David Cortright is director of the Global Policy Initiative at Keough School of Global Affairs at the University of Notre Dame. His books include Peace: A History of Movements and Ideas (Cambridge University Press, 2008) and Ending Obama’s War: Responsible Military Withdrawal from Afghanistan (Paradigm Publishers, 2011).
Posts By This Author
Bin Laden's Gone -- Now Let's End the War
Finding the Way Out: Why It's Time to End the War in Afghanistan
Finding the Way Out
Why it's time to end the war in Afghanistan, and how to do it.
Iran's Nuclear Deal: A Success for Sanctions Diplomacy
How to Rid the World of Nuclear Weapons
As the nations of the world review the nuclear Non-Proliferation Treaty (NPT) in May at the United Nations, they gather at a time of unprecedented hope for genuine progress toward disarmament. The new receptivity to nuclear abolition is reflected in the “New START” treaty between the United States and Russia, and was sparked by private initiatives led by former U.S. Secretary of State George Shultz and other senior security experts and officials in many countries.
What Our New Nuclear Policy Really Means
'Winning' in Afghanistan
Sanctions Can Work in Burma
International solidarity and support for the Burmese democracy movement is growing, as evidenced in the imposition of new economic sanctions against the military regime. The European Union and the U.S. government have announced additional measures to isolate the dictators. The democracy movement has supported the imposition of these international sanctions as an effective means of pressuring the Burmese government, as
Back From The Brink?
Official rhetoric has helped fuel an escalation of tension between the United States and Iran. Do recent negotiations mark a change in direction, or just a temporary detour from the highway to military attack?
Time to Leave
'War on Terror' or Real Security?
A just and viable alternative to the Bush doctrine.
Weapons of Mass Deception
The failure to discover weapons of mass destruction in Iraq has exposed the lie at the heart of the Bush administration's case for war.
Why Not Attack Iraq?
Bush administration officials are making plans for a major air war and ground invasion of Iraq that could come as early as this fall but more likely will occur in early 2003. The advocates of attacking Iraq say that the military overthrow of Saddam Hussein is part of the campaign against terrorism and is needed to prevent Iraq's development of weapons of mass destruction.
There are viable alternatives to war. The most effective means of addressing the threat of Iraqi weapons of mass destruction is to resume U.N. weapons inspections. Previous U.N. disarmament efforts were successful in eliminating Iraq's nuclear weapons program and destroying most of its long- range ballistic missiles and chemical weapons. Because of these efforts, according to a 1999 U.N. report, "the bulk of Iraq's proscribed weapons programmes has been eliminated."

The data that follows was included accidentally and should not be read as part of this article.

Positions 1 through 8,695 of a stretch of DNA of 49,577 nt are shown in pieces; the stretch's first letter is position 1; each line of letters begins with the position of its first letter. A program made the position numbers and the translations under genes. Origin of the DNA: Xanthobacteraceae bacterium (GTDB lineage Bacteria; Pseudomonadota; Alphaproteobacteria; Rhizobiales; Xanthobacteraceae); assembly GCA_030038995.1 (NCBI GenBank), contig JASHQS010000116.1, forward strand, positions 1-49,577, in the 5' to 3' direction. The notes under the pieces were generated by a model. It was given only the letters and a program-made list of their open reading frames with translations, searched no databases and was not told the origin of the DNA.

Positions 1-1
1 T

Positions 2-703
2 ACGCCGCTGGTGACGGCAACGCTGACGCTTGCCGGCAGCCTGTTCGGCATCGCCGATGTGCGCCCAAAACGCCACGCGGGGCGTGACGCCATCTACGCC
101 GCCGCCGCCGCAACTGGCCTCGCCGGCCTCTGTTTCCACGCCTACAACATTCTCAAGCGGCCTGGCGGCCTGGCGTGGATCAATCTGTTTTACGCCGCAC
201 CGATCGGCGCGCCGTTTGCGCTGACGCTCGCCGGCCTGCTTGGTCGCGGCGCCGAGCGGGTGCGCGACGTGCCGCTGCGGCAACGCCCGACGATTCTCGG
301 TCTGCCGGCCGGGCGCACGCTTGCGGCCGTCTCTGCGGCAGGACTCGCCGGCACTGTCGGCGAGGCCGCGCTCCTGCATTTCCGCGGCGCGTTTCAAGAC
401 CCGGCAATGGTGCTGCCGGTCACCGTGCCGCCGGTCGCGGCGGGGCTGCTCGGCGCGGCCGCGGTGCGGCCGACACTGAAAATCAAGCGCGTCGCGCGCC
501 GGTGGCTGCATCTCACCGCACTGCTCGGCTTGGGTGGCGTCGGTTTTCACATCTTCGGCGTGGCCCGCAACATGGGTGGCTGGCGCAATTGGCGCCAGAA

To assure the return of inspectors and the completion of the U.N. disarmament mandate, the United States must drop the goal of armed regime change. Washington must also abide by the terms of Security Council resolutions, which promise the lifting of sanctions in exchange for Iraqi compliance with weapons dismantlement. The disarmament of Iraq must then lead to a Middle East "zone free from weapons of mass destruction," as specified in the original Gulf war cease-fire resolution.
A Stark Vision of the World
The bin Laden organization and other terrorist networks are obviously fired by an intense hatred of the United States.
Dr. Strangelove, I Presume?
National missile defense is only the latest version of "How I Learned to Stop Worrying and Love the Bomb." Our best protection from nuclear war? A global ban on nuclear weapons.
Seeking an Iraqi Endgame
A Rush to Failure
Like the Titanic speeding toward that fateful iceberg, the United States is heading toward disaster. The impending decision to deploy national missile defenses could significantly increase nuclear dangers, undermining the foundations of arms control and provoking military countermeasures from Russia and China.
Building a defense against ballistic missiles has been a chimera of Republican orthodoxy since Ronald Reagan proposed a Star Wars shield during the 1980s to render nuclear weapons "impotent and obsolete." The current missile defense plan has a more limited design: to parry missiles from so-called rogue nations. The goal is no longer to fend off thousands of Russian warheads but to counter limited attack from North Korea, Iran, or other imagined foes. The Clinton administration has endorsed the Republican plan and has vowed to make a deployment decision this summer.
Despite the expenditure of more than $60 billion over the past 15 years (spending in 2000 will total $4 billion), the missile defense establishment has yet to produce a single piece of hardware with a proven ability to knock out long range missiles. All the tests for the system have been either complete failures or partial successes that were performed under highly controlled conditions unlikely to exist in the event of an actual missile attack. Even the Pentagon’s own review panel, headed by retired Air Force Gen. Lawrence Welch, has admitted that the technology for national missile defense does not yet exist and termed the drive for rapid development a "rush to failure."
Flawed tests are no obstacle to missile defense zealots in Congress, however. When the latest interceptor missed its target over the Pacific in January 2000, Senate Majority Leader Trent Lott blithely brushed aside the failure and ruled out any delay.